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How to Manage Peripheral Vertigo

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Updated June 04, 2011

How to Manage Peripheral Vertigo

Structures of the Ear

Photo © A.D.A.M.

As a child, did you ever play a game of spinning around and around and then stopping? Recall how when you stopped, the world seemed to continue spinning around you. This same type of feeling is similar to the feelings that someone would experience with vertigo. It can be caused by the structures of the ear (peripheral vertigo) or in the brain (central vertigo). Often it is mainly caused by a malfunction of one or more of the structures in the inner ear. These structures make up the vestibular system, which is responsible for balance. While the most common types of vertigo, such as motion sickness and BPPV are not life threatening, there are some dangerous causes. For example, central vertigo can be caused by stroke or head injuries. Recurring or unexplained vertigo should be evaluated by a physician. Following is a list of common causes of peripheral vertigo in no particular order.

  • Motion sickness
  • Calcium deposits in the inner ear (benign paroxysmal positional vertigo - BPPV)
  • Meniere's disease
  • Paget's disease
  • Inflammation or damage to nerves
  • Tumors in the inner ear or nerves
  • Antibiotics - minocycline

Symptoms/Signs

Feelings of vertigo can be very disruptive to normal everyday activities. Commonly accompanying vertigo are nausea, vomiting, and nystagmus (quick jerking eye movements in one direction while slow return in the other direction). Other symptoms of vertigo include:

  • Dizziness
  • Balance problems or a feeling that you are standing still while the world is spinning around you
  • Feeling pulled in different directions
  • Problems with hearing and vision
  • Headaches

Prevention and Treatment

In vertigo disorders, there isn't a one-size-fits-all treatment. Proper diagnosis of the cause of vertigo will be crucial; however, surgical procedures and medications will not always provide the solution.

Motion Sickness - With motion sickness, situations that cause vertigo can often be avoided. Staying off rocking boats or reading in automobiles are ways to help prevent the onset of vertigo in these instances. If the situation cannot be avoided, staring at a stationary object may help to maintain a sense of balance and prevent adverse symptoms. In cases where the situation will be planned, such as going on a cruise, a scopolamine patch may be worn to help waylay feelings of vertigo.

BPPV - BPPV is a disorder which causes calcium deposits to float in the semi-circular canals of the inner ear, causing vertigo during movement. Treatment of this disorder involves a series of rotating head positions, which aids in moving the debris out of the semi-circular canals and into other areas of the ear where symptoms won't occur and the deposits will be broken up. This canalith repositioning procedure must be performed by a specialist.

Meniere's Disease - Meniere's disease is a more difficult cause of vertigo to treat, because the cause of the disease is still unknown. What is known is that the fluid in the inner ear is not in balance, which causes the symptoms of vertigo. There is no known cure for Meniere's disease, but with appropriate treatments, many of the symptoms may be controlled. Treating the fluid balance by changing to a low-salt diet and using a diuretic (water pill) may be helpful. Several medications that may either prevent or relieve symptoms of vertigo include:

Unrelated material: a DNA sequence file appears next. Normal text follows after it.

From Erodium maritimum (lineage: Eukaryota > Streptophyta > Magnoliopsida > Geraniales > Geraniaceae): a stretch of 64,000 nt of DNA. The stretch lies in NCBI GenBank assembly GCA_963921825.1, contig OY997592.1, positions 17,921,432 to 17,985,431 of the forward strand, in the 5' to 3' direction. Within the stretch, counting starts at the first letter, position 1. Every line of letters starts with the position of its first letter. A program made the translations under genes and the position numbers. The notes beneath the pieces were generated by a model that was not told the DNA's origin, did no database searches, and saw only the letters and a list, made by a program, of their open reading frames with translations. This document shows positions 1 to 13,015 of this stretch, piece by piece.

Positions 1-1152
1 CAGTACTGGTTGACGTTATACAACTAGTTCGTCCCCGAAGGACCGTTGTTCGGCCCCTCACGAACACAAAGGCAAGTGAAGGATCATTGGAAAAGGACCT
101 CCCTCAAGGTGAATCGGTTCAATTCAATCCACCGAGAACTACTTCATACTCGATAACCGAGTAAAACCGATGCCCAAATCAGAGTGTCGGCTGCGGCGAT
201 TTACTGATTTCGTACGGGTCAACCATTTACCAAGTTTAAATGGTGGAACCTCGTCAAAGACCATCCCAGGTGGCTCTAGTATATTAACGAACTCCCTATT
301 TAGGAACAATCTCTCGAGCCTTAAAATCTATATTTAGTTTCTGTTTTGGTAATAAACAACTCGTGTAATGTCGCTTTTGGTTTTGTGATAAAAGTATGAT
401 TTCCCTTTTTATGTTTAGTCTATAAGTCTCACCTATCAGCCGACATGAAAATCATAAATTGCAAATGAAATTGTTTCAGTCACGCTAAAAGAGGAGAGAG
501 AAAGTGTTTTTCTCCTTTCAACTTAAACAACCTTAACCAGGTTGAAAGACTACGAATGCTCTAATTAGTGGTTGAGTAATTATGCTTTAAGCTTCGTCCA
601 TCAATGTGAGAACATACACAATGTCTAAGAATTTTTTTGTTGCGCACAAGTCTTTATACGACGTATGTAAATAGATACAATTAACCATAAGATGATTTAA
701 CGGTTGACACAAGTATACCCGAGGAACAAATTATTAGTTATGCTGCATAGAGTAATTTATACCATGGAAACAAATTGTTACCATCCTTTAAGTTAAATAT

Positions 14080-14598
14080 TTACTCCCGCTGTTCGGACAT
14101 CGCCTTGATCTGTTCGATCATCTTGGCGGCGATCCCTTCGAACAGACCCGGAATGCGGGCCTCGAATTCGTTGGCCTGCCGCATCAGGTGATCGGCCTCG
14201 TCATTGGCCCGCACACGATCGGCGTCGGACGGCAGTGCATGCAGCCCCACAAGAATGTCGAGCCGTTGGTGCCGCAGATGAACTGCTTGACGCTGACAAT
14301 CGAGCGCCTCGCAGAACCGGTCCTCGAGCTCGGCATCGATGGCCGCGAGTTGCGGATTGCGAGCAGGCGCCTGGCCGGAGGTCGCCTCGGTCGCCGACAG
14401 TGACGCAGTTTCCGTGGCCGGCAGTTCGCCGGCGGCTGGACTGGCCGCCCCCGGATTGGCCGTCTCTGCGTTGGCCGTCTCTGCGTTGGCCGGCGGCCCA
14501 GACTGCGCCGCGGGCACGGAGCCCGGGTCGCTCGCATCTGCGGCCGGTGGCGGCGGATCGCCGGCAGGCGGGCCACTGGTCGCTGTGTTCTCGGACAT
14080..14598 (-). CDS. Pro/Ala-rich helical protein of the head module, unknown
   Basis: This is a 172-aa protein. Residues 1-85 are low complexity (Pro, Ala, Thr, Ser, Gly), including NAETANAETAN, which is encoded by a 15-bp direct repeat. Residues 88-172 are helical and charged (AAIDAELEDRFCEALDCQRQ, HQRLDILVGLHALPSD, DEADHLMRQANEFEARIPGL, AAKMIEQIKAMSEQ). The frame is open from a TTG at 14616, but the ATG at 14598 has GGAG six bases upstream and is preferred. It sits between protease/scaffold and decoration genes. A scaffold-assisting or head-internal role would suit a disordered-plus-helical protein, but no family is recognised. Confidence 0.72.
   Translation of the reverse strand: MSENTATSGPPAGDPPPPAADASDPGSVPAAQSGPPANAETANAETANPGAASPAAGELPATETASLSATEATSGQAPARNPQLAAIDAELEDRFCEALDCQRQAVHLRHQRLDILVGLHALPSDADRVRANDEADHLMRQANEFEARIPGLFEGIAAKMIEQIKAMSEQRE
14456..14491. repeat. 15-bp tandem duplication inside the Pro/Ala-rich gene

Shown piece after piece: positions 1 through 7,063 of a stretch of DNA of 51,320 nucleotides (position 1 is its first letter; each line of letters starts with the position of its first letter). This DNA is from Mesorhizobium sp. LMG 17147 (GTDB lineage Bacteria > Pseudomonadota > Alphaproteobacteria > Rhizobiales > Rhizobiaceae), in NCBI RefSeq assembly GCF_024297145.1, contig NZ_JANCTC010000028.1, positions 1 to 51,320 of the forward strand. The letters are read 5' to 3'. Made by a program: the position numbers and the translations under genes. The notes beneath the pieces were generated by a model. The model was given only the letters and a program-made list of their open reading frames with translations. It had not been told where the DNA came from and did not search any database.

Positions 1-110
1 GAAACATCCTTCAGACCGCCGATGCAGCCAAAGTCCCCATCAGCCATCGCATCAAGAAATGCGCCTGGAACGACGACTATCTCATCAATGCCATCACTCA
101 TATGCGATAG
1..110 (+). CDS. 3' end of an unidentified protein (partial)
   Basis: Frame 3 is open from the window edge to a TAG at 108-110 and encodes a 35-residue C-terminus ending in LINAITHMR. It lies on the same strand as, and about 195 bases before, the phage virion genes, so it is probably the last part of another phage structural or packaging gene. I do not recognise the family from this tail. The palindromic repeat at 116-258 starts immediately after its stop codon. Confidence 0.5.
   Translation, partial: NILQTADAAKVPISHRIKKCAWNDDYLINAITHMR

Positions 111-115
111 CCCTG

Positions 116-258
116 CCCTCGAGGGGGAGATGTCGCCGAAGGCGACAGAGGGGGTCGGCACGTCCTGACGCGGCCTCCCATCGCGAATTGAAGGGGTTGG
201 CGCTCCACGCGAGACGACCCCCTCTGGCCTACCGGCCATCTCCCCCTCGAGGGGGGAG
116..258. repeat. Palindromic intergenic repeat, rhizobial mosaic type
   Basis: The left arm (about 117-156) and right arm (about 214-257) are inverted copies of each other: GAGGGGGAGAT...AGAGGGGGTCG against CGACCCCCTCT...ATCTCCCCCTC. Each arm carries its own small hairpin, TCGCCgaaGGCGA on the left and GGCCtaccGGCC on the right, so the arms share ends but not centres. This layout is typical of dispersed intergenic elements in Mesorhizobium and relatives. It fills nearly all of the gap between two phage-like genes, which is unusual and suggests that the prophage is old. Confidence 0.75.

• Meclizine
  • Benzodiazepines
  • Scopolamine patch
  • Antibiotics are also considered

Surgical procedures to treat Meniere's disease include:

  • Injection of the antibiotic gentamicin or steroids
  • Removal of parts of the inner ear - based on symptoms
  • Severing the vestibular nerve - hearing will remain intact, however balance from inner ear will no longer be available to the brain

Vestibular rehabilitation may be indicated by your doctor, depending on the severity of symptoms and the treatments that were performed. There you will learn to work with a different sense of balance to compensate for the deficits caused by Meniere's disease.

Learning to Manage Peripheral Vertigo - Because vertigo is directly related to the fluid balance in the inner ear dietary changes may help to keep this balance in check. Your doctor can help you make the most appropriate changes to your diet, which will likely include a change in the amount of salt, sugar and caffeine you consume. Support groups are available to help you cope with vertigo, and other members can share different ways in which they manage their disease. Recent studies suggest that there is a certain set of exercises which may be beneficial in managing BPPV. These are called The Epley Manuever, Semont Manuever and Brandt-Daroff exercises. While studies have shown that these exercises may be done at home you should not attempt to do them without talking to your doctor and receiving instruction from a physical therapist.

Most cases of vertigo are temporary but there are chronic cases of this disease. Suffering from vertigo can be both frightening and debilitating but by educating themselves about this disease and employing the help of a physician experienced in treating vertigo many patients can lead a relatively normal life.

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